I’m A Veteran. Here’s Why I Refuse To Vote In This Election

Leadership
Photo via Wikimedia Commons

This presidential election is one for the books. And although veterans have historically been strong advocates of voting as a civic duty, contentious nature of the 2016 election may change that. According to census data from the 2012 election, 71.2% of veterans are registered to vote. But this election, between Democratic candidate Hillary Clinton, Republican candidate Donald Trump, has left many Americans questioning whether the electoral system is broken. Some veterans are voting for third-party candidates like Gary Johnson and Jill Stein, but others are choosing a different path: Abstention.


That’s why Task & Purpose decided to reach out to you, to find out why some of you will avoid casting any ballots come November. This is what you said.

Editor’s note: To respect the process, the identities of those who responded to our prompt are being kept anonymous.

“Not the best, but certainly not the worst. Considering it a protest vote against the two-party system.”

“I'm not voting for either of these clowns.”

“As sad as it is, I believe this proves our system is to blame. I'm ashamed this is the best we have to offer up. As commander-in-chief, I expect that individual to be smarter, better under pressure, quick thinking, presidential. I see none of those qualities in either candidate. Stop endorsing either one, it's further proof we are only trying to choose the lesser of two evils. The system is corrupt and broken.”

“I am writing in ‘None of the above.’”

“I'm not voting for either of these assholes.”

“Lick my taint if you think either of those f*cking idiots deserve to be president, and if you want my address to challenge me, I'll gladly give it ‘cause you are the reason why Americans are dead last in their perception of international affairs.”

“One is a criminal, the other a moron.”

“Everyone in this election is voting for someone because they are not the other candidate. That's insane.”

But for those of you that still plan to vote,  check out why other veterans will be voting blue, red, or yellow come November.

I’m A Veteran. Here’s Why I’m Voting For Hillary Clinton »

I’m A Veteran. Here’s Why I’m Voting For Donald Trump »

I’m A Veteran. Here’s Why I’m Voting For Gary Johnson »

In this March 12, 2016, file photo, Marines of the U.S., left, and South Korea, wearing blue headbands on their helmets, take positions after landing on a beach during the joint military combined amphibious exercise, called Ssangyong, part of the Key Resolve and Foal Eagle military exercises, in Pohang, South Korea. (Associated Press/Yonhap/Kim Jun-bum)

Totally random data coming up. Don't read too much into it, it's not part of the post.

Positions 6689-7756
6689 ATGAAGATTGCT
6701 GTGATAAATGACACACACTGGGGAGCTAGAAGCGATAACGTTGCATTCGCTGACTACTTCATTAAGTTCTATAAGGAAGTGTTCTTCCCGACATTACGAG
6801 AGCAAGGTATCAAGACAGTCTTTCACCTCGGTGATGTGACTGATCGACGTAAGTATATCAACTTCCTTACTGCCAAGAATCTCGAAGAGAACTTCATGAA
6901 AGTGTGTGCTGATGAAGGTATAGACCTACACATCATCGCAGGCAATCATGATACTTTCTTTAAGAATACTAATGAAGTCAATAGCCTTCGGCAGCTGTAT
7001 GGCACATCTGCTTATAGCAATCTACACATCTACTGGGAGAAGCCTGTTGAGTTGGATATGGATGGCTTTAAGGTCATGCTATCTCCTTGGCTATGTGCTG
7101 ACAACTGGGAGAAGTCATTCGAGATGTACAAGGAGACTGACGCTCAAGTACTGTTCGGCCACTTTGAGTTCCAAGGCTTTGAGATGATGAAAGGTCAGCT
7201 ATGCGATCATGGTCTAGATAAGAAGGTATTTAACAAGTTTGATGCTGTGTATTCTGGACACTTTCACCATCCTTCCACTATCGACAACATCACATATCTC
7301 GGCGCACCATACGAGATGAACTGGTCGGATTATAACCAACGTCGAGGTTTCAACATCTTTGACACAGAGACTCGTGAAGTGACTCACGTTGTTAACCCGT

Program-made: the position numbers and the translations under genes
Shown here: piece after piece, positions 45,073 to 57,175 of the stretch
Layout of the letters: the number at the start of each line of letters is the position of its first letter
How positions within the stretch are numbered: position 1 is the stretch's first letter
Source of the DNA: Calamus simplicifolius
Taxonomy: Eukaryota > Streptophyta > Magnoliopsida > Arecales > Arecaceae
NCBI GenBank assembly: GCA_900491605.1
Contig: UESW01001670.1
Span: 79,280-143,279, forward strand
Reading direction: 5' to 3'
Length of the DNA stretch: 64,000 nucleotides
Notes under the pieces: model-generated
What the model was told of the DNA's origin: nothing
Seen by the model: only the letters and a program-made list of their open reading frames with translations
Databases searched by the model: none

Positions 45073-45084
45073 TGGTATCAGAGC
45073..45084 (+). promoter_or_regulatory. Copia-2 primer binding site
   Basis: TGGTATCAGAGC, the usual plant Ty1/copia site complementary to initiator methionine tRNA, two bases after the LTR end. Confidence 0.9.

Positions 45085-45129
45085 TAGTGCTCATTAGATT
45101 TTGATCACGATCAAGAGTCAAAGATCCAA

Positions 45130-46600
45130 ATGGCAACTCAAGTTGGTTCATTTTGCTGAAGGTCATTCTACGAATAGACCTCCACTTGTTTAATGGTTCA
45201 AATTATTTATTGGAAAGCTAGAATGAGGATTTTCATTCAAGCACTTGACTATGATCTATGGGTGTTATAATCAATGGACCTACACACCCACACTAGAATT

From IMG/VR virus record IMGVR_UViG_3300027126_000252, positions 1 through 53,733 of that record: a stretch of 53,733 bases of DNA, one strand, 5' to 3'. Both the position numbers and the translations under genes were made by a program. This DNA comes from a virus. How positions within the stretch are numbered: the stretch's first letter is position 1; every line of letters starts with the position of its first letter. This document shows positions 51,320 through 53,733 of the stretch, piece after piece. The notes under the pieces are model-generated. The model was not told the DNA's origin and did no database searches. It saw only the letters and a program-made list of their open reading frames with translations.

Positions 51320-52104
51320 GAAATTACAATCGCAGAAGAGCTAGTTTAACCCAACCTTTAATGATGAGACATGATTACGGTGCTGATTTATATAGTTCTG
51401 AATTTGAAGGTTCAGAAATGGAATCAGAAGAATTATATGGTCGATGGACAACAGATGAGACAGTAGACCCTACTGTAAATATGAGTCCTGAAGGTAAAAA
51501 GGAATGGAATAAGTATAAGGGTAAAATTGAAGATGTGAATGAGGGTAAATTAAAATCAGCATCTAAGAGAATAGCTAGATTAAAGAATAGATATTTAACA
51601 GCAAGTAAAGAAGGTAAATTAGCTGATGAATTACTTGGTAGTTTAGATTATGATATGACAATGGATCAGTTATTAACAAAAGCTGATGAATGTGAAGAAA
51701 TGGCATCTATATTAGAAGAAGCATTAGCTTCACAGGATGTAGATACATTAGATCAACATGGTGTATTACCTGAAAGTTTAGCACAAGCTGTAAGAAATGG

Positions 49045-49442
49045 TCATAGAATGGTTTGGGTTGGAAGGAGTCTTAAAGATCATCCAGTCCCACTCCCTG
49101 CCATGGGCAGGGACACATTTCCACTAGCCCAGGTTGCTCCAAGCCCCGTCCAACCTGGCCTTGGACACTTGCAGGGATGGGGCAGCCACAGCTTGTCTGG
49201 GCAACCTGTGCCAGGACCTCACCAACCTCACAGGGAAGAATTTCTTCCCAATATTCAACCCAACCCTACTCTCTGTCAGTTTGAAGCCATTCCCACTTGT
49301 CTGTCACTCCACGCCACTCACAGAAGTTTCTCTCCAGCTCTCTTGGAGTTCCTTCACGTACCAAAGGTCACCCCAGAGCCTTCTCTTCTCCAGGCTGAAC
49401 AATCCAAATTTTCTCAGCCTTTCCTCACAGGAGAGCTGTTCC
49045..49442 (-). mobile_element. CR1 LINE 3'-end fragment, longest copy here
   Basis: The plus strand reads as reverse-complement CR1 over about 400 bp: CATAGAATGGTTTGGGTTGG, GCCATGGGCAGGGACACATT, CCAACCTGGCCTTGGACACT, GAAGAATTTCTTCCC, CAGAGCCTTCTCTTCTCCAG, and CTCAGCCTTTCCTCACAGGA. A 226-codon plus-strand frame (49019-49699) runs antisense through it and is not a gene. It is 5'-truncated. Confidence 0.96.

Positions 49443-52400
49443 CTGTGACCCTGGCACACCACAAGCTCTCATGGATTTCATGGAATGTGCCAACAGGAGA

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Those American standards "are even more important today," Davidson said, "as malicious actors like the Communist Party of China seek to redefine the international order through corruption, malign cyber activities, intellectual property theft, restriction of individual liberties, military coercion and the direct attempts to override other nations' sovereignty."

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Trump, who has met Kim three times since 2018 over ending the North's missile and nuclear programs, addressed Kim directly, referring to the one-party state's ruler as "Mr. Chairman".

In his tweet, Trump told Kim, "You should act quickly, get the deal done," and hinted at a further meeting, signing off "See you soon!"

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But the wall-to-wall coverage of impeachment mania has also created a news desert. To those of you who would rather emigrate to North Korea than watch one more lawmaker grandstand for the cameras, I humbly offer you an oasis of news that has absolutely nothing to do with Washington intrigue.

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A Reuters reporter in Crimea, which Russian annexed from Ukraine in 2014, earlier on Sunday saw coastguard boats pulling the three vessels through the Kerch Strait toward the Black Sea where they could potentially be handed over to Ukraine.

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